2019 Media Watch Archives

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Spectrum News

Beyond 5G May Help Avoid Buffering on Cell Phones

Spectrum News 1 -
You are about to hop on a plane. You want to download a movie quickly. On the current 4GLTE technology, the download would take you a few minutes. But thanks to an invention that is smaller than a penny developed by researchers at University of California Irvine, that download could only take you a few seconds.
OC Weekly

Asm. Petrie-Norris Asks Governor to Sign Sea-Level Rise Bill

OC Weekly -
Two UC Irvine scientists, Dr. Kathleen Treseder and Dr. Brett Sanders, spoke at the event about the need for the bill (click here for our recent story on Treseder’s research on the link between climate change and Valley fever; click here for our extensive look at how sea-level rise will affect Orange County’s coastline, which relied heavily on Sanders’s research).
Science

Forget single genes: CRISPR now cuts and splices whole chromosomes

Science -
These issues can be a deal-breaker when biologists want to make hundreds or thousands of changes to an organism's genome, says Chang Liu, a synthetic biologist at the University of California, Irvine. … “Now, I can make a series of changes in one segment and then another and combine them together. That's a big deal,” Liu says. The new tools will bolster industrial biotechnology by making it easier to vary the levels of proteins that microbes make, Liu and others say.
PhysOrg

US infrastructure unprepared for increasing frequency of extreme storms

Phys.org -
Engineers often use statistical estimates called IDF curves to describe the intensity, duration, and frequency of rainfall in each area. The curves, published by the National Oceanic and Atmospheric Administration (NOAA), are created using statistical methods that assume weather patterns remain static over time. “Design engineers at cities, consulting companies, and counties use this for different purposes, like infrastructure design management, infrastructure risk assessment and so forth. It has a lot of engineering applications,” said Amir Aghakouchak, a hydrologist at the University of California, Irvine who was not involved with the new study.
OC Weekly

How Sea-Level Rise Will Change Orange County

OC Weekly -
“Coastal communities face huge uncertainties,” said Brett Sanders, a civil and environmental engineering professor at UC Irvine. “Engineers aren’t used to designing within that uncertainty. But you can do something small for now, like increase the height of the seawall a little to provide protection against high-tide events. You may be able to design a better system in the future.” … Sanders’ main effort these days seems to be trying to understand how municipalities deal with sand. To that end, his current project, which is funded by NOAA, is on how communities can manage sediment to mitigate the effects of sea-level rise.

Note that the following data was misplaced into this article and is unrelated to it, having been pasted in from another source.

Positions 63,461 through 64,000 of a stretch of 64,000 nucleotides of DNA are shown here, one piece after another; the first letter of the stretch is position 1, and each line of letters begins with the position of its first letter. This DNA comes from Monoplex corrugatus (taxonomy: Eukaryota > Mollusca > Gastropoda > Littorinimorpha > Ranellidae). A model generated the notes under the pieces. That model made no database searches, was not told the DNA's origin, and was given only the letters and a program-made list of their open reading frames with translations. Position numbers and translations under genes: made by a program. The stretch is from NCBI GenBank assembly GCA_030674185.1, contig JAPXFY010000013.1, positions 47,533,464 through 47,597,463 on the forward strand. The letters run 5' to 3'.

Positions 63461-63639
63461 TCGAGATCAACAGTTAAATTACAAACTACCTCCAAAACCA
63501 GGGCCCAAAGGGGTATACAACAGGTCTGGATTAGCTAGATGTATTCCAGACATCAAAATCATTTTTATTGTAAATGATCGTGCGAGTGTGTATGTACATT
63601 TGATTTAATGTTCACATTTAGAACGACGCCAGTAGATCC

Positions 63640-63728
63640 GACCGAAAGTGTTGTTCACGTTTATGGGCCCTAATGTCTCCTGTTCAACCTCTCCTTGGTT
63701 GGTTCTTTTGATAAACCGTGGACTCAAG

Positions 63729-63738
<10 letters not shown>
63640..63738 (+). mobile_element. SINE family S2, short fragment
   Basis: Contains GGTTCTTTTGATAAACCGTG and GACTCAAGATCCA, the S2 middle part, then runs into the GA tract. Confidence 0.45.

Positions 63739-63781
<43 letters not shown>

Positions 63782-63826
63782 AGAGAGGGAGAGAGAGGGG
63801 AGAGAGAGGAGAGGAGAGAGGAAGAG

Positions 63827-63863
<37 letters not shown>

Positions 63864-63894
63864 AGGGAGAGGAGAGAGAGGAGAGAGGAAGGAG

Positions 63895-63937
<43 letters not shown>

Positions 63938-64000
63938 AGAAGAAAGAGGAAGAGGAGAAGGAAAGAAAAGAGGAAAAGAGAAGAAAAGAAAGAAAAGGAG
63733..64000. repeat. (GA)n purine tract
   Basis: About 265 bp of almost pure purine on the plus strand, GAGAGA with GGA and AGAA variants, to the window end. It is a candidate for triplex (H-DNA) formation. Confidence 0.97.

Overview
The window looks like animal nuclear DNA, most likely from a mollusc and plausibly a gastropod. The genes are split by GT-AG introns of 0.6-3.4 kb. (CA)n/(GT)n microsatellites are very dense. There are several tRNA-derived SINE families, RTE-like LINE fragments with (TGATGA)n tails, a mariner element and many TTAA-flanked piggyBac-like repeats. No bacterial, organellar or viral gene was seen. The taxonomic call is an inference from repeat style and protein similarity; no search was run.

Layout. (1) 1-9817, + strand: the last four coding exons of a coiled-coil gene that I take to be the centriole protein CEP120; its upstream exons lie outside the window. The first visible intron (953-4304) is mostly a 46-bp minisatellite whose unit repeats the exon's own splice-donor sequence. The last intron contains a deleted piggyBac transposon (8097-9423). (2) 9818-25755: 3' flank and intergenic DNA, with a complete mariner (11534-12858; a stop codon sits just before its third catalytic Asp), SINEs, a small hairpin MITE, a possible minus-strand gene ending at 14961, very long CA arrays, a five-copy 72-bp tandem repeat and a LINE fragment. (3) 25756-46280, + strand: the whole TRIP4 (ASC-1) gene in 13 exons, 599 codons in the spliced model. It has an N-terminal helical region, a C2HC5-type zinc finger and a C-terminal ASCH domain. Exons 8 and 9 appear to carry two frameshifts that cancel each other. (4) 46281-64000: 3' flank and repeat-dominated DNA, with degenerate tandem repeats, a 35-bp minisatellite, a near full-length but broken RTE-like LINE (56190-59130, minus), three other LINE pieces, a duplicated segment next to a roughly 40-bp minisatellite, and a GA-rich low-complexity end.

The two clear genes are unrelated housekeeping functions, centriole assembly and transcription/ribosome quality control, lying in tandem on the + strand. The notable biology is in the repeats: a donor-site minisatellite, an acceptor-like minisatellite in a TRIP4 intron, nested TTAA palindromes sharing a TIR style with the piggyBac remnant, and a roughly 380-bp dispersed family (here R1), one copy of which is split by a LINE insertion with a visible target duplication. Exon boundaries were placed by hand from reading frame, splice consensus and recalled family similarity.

EOS

2019 AGU Section Awardees and Named Lecturers

EOS -
Our colleagues have been selected for these prestigious honors for their sustained and unique contributions to advancing our understanding of Earth, its atmosphere and oceans, and planets and astral bodies beyond our own. … Hydrology Section … Walter B. Langbein Lecture* Efi Foufoula-Georgiou, University of California, Irvine ….
EE Times

100 GHz Wireless Transceiver Takes Chip into Realms of 6G

EE Times -
The team from the Nanoscale Communication Integrated Circuits (NCIC) Labs at the University of California, Irvine (UCI, have created a 4.4 millimeter-square chip capable of processing digital signals significantly faster and being more energy-efficient than anything available today. It does this by utilizing a unique digital-analog architecture which significantly relaxes digital processing requirements by modulating the digital bits in the analog and radio-frequency domains. The researchers claimed that in using the approach they've overcome the limitations of Moore’s Law.
Daily Pilot

UCI electrical engineering team looks ‘Beyond 5G’ with new wireless transceiver

Daily Pilot -
A team at UC Irvine has invented a new, wireless transceiver that pushes beyond even recently deployed 5G cell phone technology. … Current high-speed transmitters and receivers in telecommunication are dependent on power-hungry digital signal processing according to Payam Heydari, senior author and professor of electrical engineering and computer science [at the University of California, Irvine.] “Everything is done in the digital, and then it was about two [and-a-half] years ago that I questioned this very important, but fundamental thought,” he said. [Subscription required, you can request an electronic copy of the article by sending an email to communications@uci.edu.]
Sportscar365

McMurry in “Unique” Dual Honda Internship, Race Program

Sportscar365 -
Matt McMurry says his internship with Honda Performance Development has played a helping hand in his Blancpain GT Series Endurance Cup program with the manufacturer’s GT3 car. … McMurry, who is majoring in aerospace engineering at the University of California, Irvine, said both the internship and racing opportunities came together around the same time at the beginning of the year. “It’s been great,” he told Sportscar365.
Electronics360

Electrical engineers unveil 'beyond 5G' wireless transceiver

Electronics360 -
A team of electrical engineers from the University of California, Irvine (UCI) tackled the question of whether wireless systems are capable of the same high performance and speeds achieved with fiber-optic networks. The result is a 4.4 mm2wireless silicon chip that boosts radio frequencies into the 100 GHz range, four times the speed of the 5G wireless communications standard. For this reason, the team describes the chip as "beyond 5G."

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